When a building leaks, the design, workmanship and material of the building envelope are all suspect. The exterior walls, roofing, windows, doors, balcony decks and below-grade waterproofing are all potential culprits. Oftentimes, however, a leak cannot be attributed to just one building envelope component. The way in which the building envelope systems come together is critical to the overall waterproofing performance. As such, the building envelope integrations, from straightforward to complex, must be addressed efficiently and effectively.
Recent building trends, most notably “integrated project delivery,” blur the lines between design and construction responsibilities. As a result, they introduce new opportunities for owners, designers, and contractors to eliminate gaps between the conceptual design and actual construction of the building envelope. The benefit of coordinated effort is seen through the ultimate performance of the building, but getting there is not always a streamlined process. There are several contributing factors, many of which are project specific, that play a key role in determining how to approach these problem transitions. Identifying lead parties and the appropriate timing for addressing wall system integrations can have a significant impact on the potential risk of failure and cost of installation or remediation. While the methods for detailing transitions are evolving, the necessity for effective field implementation remains. Successful design and coordination of even the simplest transition detail is overshadowed if the components are not installed correctly.
Design Factors Impacting Building Envelope TransitionsBuilding envelopes must be watertight and still meet the architectural design intent, as well as the owner’s performance and operational expectations. Achieving all of these requirements can be incredibly difficult where cladding components meet or integrate with adjacent roofing and waterproofing systems. The phrase “reinventing the wheel” is used often in the construction industry, especially when looking at ways to prevent water and air intrusion. This is never more evident than at cladding transitions.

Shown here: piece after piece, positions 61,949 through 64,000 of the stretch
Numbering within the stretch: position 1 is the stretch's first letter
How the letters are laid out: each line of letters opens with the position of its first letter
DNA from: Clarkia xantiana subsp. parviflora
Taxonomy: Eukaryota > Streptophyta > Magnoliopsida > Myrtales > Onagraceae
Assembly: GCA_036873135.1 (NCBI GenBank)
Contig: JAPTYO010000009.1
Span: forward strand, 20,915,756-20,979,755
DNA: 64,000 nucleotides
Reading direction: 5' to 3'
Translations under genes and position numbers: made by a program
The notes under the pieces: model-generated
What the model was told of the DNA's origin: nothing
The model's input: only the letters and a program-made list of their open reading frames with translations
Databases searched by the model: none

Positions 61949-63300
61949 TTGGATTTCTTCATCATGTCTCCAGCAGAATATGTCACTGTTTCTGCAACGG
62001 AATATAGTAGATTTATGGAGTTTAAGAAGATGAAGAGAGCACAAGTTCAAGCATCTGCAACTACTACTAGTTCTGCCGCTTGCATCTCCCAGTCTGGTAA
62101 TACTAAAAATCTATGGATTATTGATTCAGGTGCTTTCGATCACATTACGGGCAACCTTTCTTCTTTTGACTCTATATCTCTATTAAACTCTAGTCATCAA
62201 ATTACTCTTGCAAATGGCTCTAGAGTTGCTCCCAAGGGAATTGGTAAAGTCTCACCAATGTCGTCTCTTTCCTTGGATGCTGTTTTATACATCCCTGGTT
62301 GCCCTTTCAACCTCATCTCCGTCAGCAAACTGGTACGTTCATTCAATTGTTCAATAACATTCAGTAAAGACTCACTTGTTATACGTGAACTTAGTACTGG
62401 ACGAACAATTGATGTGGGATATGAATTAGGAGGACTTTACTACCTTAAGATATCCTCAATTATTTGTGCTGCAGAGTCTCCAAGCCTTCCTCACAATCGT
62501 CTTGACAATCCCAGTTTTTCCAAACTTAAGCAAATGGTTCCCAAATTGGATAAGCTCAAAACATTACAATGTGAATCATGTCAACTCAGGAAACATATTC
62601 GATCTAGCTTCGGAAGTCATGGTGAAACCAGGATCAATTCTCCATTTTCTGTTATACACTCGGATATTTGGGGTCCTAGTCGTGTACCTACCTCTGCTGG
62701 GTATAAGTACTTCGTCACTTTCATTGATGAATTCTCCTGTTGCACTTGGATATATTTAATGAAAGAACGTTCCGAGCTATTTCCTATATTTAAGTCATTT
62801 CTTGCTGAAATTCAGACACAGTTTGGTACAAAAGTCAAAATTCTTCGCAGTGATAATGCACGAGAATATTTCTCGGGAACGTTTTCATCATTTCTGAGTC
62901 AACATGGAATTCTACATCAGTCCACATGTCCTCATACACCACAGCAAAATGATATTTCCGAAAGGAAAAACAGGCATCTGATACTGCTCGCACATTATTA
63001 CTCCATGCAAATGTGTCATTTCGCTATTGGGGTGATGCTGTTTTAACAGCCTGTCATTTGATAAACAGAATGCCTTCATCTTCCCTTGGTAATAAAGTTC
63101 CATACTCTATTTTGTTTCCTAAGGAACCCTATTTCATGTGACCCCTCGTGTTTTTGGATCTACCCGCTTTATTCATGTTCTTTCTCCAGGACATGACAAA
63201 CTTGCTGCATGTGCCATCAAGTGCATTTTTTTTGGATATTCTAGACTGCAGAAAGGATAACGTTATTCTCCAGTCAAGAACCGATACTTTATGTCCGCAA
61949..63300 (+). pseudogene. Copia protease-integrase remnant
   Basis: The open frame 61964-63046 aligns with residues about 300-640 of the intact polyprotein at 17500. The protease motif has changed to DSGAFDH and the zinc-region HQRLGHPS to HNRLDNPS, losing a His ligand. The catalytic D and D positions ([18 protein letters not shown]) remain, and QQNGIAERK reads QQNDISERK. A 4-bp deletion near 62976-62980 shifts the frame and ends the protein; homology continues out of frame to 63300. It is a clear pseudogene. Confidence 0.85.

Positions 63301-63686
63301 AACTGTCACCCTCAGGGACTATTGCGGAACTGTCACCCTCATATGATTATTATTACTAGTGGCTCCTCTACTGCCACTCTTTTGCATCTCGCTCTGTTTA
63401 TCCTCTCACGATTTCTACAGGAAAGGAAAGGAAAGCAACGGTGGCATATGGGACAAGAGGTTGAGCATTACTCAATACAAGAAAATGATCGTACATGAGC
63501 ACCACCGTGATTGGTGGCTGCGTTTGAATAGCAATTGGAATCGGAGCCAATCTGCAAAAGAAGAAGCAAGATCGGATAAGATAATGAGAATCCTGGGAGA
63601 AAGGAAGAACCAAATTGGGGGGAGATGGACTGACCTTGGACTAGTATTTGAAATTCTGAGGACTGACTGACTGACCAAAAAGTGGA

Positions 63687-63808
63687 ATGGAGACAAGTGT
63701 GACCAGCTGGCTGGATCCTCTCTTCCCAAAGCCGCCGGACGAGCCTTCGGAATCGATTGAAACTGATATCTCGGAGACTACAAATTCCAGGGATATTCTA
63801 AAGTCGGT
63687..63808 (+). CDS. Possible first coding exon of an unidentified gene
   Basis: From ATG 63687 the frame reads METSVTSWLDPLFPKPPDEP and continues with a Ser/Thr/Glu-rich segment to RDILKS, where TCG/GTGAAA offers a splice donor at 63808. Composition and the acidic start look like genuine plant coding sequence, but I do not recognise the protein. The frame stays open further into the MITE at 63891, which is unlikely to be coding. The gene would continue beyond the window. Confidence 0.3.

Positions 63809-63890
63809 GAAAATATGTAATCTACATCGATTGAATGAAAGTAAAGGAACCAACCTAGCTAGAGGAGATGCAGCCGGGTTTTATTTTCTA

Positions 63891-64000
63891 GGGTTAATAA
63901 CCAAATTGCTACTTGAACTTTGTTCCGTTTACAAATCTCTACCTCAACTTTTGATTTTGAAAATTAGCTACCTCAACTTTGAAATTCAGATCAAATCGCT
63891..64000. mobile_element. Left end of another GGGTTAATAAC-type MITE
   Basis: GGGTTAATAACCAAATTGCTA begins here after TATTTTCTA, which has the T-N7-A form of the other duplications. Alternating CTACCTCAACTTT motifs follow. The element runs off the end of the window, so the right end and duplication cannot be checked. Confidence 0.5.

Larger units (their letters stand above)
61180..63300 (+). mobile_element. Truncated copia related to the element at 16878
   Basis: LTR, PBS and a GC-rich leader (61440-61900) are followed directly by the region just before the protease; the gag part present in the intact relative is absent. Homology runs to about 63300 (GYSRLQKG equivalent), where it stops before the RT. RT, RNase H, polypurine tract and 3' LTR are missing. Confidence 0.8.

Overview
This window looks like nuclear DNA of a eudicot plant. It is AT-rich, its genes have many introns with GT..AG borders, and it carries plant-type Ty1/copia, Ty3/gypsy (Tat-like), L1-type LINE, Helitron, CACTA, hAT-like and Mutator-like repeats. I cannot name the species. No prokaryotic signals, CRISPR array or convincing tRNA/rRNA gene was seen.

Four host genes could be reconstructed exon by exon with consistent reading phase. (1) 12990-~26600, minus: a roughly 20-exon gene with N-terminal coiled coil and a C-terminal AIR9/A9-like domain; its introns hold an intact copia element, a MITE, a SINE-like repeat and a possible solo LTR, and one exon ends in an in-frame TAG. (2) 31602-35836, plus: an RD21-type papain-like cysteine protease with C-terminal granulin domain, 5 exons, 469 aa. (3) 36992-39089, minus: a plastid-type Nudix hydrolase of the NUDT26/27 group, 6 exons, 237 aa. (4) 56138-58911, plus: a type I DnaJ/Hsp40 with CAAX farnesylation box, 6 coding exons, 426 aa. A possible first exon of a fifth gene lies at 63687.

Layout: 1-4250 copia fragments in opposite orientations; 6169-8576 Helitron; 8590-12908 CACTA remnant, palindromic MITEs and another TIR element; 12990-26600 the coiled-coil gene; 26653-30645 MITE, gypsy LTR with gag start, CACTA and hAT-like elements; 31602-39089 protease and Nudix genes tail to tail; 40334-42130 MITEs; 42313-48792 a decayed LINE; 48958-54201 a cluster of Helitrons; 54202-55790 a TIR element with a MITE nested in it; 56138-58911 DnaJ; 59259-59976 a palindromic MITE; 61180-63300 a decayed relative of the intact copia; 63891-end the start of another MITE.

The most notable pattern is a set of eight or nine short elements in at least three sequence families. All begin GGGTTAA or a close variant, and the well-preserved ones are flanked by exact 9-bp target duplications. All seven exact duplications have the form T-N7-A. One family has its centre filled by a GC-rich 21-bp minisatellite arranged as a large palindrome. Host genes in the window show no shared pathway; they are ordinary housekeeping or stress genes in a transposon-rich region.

The parameters impacting transitions, however, vary from building to building, requiring full assessment of each new condition and development of new project specific details for the individual transition. This includes understanding the specific materials or components involved as well as understanding other factors that impact the transition such as system anchorage, structural movement and installation sequencing. Common conditions like below-grade waterproofing transitioning to wall cladding systems at grade; balcony decks extending out from the exterior wall; barrier wall systems, such as precast panels, transitioning to rain screen cladding systems; and general wall claddings intersecting plaza deck waterproofing or roofing systems, particularly at parapets, all present challenges at transition detailing. These are just a few of the system transitions that need to be considered, and while they may occur on nearly every project, they can vary greatly from one building to another.
Within each system, details must address transitions in framing elements, substrates, membranes, claddings, sealants and flashings. In addition to considering the individual materials, it is important to consider the factors that impact how the systems come together. Building movements from loading, specifically the influence of gravity loads (live and dead load deflection), lateral loads (seismic and wind loads) and thermal movement must be taken into consideration. Each system will respond to the various movements differently. The method by which a cladding system is anchored to a floor slab will also dictate its response to movement. Some wall cladding systems, including glass and aluminum curtain walls or precast concrete wall panels, can rack or slide in response to movement. The design and construction teams must coordinate these issues early in the design process.